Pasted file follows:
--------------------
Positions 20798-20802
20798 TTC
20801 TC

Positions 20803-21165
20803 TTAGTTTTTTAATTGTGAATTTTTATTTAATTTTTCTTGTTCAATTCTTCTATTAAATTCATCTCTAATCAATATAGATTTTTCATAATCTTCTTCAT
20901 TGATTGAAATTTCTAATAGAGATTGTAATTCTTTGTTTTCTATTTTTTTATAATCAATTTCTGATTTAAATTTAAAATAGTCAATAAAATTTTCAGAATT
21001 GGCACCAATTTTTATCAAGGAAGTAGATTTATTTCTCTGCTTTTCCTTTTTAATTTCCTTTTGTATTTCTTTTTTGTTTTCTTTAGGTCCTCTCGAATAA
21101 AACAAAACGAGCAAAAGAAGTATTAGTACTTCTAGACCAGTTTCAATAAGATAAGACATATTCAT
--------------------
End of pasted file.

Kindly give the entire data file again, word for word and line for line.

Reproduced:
Positions 20798-20802
20798 TTC
20801 TC

Positions 20803-21165
20803 TTAGTTTTTTAATTGTGAATTTTTATTTAATTTTTCTTGTTCAATTCTTCTATTAAATTCATCTCTAATCAATATAGATTTTTCATAATCTTCTTCAT
20901 TGATTGAAATTTCTAATAGAGATTGTAATTCTTTGTTTTCTATTTTTTTATAATCAATTTCTGATTTAAATTTAAAATAGTCAATAAAATTTTCAGAATT
21001 GGCACCAATTTTTATCAAGGAAGTAGATTTATTTCTCTGCTTTTCCTTTTTAATTTCCTTTTGTATTTCTTTTTTGTTTTCTTTAGGTCCTCTCGAATAA
21101 AACAAAACGAGCAAAAGAAGTATTAGTACTTCTAGACCAGTTTCAATAAGATAAGACATATTCAT